‘Belligerent blusterer’: Former PM Malcolm Turnbull slams Peter Dutton over submarine contract

Jun 13, 2022
Speaking to ABC Radio, Turnbull held nothing back as he criticised Dutton's supposed 'negative' impact on Australia's national security. Source: Getty

Former Prime Minister Malcolm Turnbull has slammed Peter Dutton for his part in the scrapping of a decade-long French submarine contract in favour of acquiring nuclear vessels as part of the AUKUS alliance.

Australia is reportedly scheduled to receive its own nuclear submarines by the end of 2030, according to 7 News, Dutton claimed he “had planned to buy two Virginia-class subs from the US by 2030 in order to plug a gap for the vessels”.

Speaking to ABC Radio, Turnbull held nothing back as he criticised Dutton’s claims, describing the former Defence Minister as an aggressive trouble-maker.

“It was just more blustering from Dutton … he’s a belligerent blusterer who wrecked a submarine contract,” Turnbull said.

“We’re now in a position where we don’t have any submarine program at all.

“Between Morrison and Dutton they did enormous damage to Australia’s national security.”

As a consequence of the scrapped contract, current Prime Minister Anthony Albanese announced on Saturday, June 11 that they would compensate the French-based Naval Group a total of $830 million.

“As part of the settlement Australia will pay the Naval Group 555 million Euros which equates to around $830 million Australian. This is a fair and an equitable settlement which has been reached,” Alabanese told reporters.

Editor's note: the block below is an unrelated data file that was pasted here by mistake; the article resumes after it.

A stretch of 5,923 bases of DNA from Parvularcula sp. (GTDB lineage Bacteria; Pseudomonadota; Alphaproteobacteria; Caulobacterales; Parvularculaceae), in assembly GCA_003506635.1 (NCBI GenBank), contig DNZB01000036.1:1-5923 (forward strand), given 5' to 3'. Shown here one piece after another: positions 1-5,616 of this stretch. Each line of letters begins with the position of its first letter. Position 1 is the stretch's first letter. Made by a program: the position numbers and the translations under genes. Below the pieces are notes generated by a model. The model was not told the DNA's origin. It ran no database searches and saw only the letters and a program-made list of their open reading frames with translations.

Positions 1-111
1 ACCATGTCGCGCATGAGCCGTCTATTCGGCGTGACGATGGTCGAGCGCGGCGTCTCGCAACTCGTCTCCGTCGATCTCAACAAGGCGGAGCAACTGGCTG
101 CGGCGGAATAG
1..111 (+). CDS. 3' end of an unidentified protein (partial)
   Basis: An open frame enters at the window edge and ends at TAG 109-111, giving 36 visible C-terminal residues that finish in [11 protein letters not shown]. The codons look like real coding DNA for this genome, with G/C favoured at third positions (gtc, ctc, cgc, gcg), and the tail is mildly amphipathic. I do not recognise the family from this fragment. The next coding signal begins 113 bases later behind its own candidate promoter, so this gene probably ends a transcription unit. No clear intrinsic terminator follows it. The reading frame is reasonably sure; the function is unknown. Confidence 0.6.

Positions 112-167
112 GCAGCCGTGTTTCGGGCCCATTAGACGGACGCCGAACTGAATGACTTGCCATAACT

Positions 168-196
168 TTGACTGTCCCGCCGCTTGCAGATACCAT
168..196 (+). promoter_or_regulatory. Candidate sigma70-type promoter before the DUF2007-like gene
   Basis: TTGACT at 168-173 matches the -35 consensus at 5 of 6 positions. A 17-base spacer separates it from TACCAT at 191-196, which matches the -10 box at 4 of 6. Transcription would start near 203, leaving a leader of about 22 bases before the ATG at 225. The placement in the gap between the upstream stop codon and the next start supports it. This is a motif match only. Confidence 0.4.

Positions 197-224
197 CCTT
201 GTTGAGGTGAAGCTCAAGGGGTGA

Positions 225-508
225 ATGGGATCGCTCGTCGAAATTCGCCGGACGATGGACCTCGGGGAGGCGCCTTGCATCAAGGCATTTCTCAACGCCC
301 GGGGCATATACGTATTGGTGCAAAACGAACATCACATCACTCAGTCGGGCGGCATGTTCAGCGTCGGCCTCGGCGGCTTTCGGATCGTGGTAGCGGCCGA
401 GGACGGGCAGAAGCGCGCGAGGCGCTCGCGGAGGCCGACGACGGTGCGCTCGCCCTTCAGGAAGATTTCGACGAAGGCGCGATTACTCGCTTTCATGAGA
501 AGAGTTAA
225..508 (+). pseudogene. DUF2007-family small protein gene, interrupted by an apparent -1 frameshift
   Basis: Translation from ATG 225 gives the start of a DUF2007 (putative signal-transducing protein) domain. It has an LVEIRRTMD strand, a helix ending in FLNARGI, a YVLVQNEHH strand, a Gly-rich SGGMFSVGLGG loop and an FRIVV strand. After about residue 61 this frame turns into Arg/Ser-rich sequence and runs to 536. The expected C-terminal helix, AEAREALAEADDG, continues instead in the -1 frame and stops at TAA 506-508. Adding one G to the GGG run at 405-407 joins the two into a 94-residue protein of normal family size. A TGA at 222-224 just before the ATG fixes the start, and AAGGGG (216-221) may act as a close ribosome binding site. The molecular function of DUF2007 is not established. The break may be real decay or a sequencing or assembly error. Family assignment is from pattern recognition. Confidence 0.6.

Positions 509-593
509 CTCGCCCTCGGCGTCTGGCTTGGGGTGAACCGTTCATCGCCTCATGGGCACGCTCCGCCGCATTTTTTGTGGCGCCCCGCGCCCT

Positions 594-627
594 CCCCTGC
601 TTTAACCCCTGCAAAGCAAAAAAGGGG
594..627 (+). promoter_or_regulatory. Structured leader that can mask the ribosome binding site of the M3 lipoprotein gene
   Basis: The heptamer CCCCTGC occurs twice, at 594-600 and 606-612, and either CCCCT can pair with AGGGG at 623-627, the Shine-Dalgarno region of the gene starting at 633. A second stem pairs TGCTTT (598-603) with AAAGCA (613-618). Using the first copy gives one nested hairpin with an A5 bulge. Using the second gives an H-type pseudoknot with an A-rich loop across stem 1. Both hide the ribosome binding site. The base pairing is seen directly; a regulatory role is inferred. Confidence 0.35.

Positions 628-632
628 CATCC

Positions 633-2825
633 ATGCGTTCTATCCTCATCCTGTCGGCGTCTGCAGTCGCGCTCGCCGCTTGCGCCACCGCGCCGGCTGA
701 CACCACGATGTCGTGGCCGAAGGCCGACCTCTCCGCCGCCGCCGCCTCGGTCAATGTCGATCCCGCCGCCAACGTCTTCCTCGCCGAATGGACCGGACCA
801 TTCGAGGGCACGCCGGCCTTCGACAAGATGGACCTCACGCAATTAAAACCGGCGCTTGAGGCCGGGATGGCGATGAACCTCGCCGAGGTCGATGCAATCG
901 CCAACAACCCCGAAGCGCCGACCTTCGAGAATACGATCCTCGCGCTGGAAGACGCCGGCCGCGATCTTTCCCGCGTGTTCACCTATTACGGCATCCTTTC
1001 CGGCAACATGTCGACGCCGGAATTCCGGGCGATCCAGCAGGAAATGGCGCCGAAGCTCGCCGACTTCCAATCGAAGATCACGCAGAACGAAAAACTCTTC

“It follows as well discussions that I’ve had with President Macron and I thank him for those discussions and the cordial way in which we are re-establishing a better relationship between Australia and France.”

Former Defence Department Secretary, Dennis Richardson also weighed in on Dutton’s claims, questioning whether Australia could have received the two American nuclear submarines by the end of the decade.

“The more the Americans hear senior Australians talk about the possibility of getting them in five years’ time or in 10 years’ time, the more people in the American system scratch their heads and ask themselves whether they’re dealing with a country that seriously understands the depth of the challenge,” Richardson said.

“It’s a long shot to think that we’ll get nuclear-powered submarines from the Americans by 2030.”

Even if acquired Richardson claimed Australia did not possess the port resources required to service the nuclear vessels from America.

Richardson also addressed the $830 million compensation payment agreed to by the Albanese government.

“The $850-odd million is well spent in terms of moving on and properly compensating the French for the effort they’ve put in over the last five years,” he said.

Deputy Prime Minister, Richard Marles, shared Richardson’s sentiments. commending the government for their handling of the issue.

“The speed with which we have moved to settle this matter, put a line underneath it and to move forward was very much welcomed by the French minister (for defence Sebastien Lecornu),”  Marles said.

Albanese is set to meet with French President Emmanuel Macron in Paris in an “absolutely vital” effort to reset relations between Australia and France.

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